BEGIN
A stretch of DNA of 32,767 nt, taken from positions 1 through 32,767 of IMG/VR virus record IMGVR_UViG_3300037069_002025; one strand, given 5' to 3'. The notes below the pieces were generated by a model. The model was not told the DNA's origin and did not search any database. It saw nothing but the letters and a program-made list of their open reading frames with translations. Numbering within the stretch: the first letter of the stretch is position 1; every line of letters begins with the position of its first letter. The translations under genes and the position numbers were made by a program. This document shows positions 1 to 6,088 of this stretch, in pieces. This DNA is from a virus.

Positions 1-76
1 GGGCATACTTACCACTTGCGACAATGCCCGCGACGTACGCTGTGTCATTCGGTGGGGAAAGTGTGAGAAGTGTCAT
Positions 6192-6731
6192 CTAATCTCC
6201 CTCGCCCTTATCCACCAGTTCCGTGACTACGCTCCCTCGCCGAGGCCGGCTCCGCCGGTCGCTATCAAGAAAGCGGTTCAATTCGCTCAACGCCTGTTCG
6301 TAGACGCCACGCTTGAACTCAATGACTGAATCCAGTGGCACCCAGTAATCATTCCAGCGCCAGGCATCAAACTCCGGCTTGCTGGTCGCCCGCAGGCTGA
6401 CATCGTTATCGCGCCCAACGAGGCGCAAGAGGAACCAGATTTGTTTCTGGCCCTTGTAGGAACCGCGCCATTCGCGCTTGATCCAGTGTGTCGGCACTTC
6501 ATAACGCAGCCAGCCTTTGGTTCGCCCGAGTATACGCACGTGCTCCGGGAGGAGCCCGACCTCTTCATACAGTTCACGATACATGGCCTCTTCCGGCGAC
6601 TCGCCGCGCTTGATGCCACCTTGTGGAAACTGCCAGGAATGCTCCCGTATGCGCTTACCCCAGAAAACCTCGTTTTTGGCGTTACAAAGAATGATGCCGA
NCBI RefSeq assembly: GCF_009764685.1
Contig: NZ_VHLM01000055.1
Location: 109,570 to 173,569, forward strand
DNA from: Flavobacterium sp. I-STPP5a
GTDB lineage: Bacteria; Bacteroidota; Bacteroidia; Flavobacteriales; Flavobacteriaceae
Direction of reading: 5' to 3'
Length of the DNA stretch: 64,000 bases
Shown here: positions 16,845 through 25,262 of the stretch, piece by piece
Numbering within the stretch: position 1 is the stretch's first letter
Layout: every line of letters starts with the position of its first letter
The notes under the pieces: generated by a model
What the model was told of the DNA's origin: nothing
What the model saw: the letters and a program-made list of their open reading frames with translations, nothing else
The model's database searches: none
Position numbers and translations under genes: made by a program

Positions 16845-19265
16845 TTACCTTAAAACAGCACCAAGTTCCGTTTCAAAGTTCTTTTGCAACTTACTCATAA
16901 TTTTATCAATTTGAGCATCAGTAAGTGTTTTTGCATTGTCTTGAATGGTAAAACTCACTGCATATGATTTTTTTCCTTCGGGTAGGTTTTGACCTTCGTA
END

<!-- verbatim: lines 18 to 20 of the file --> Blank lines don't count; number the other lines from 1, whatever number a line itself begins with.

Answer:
Shown here: positions 16,845 through 25,262 of the stretch, piece by piece
Numbering within the stretch: position 1 is the stretch's first letter
Layout: every line of letters starts with the position of its first letter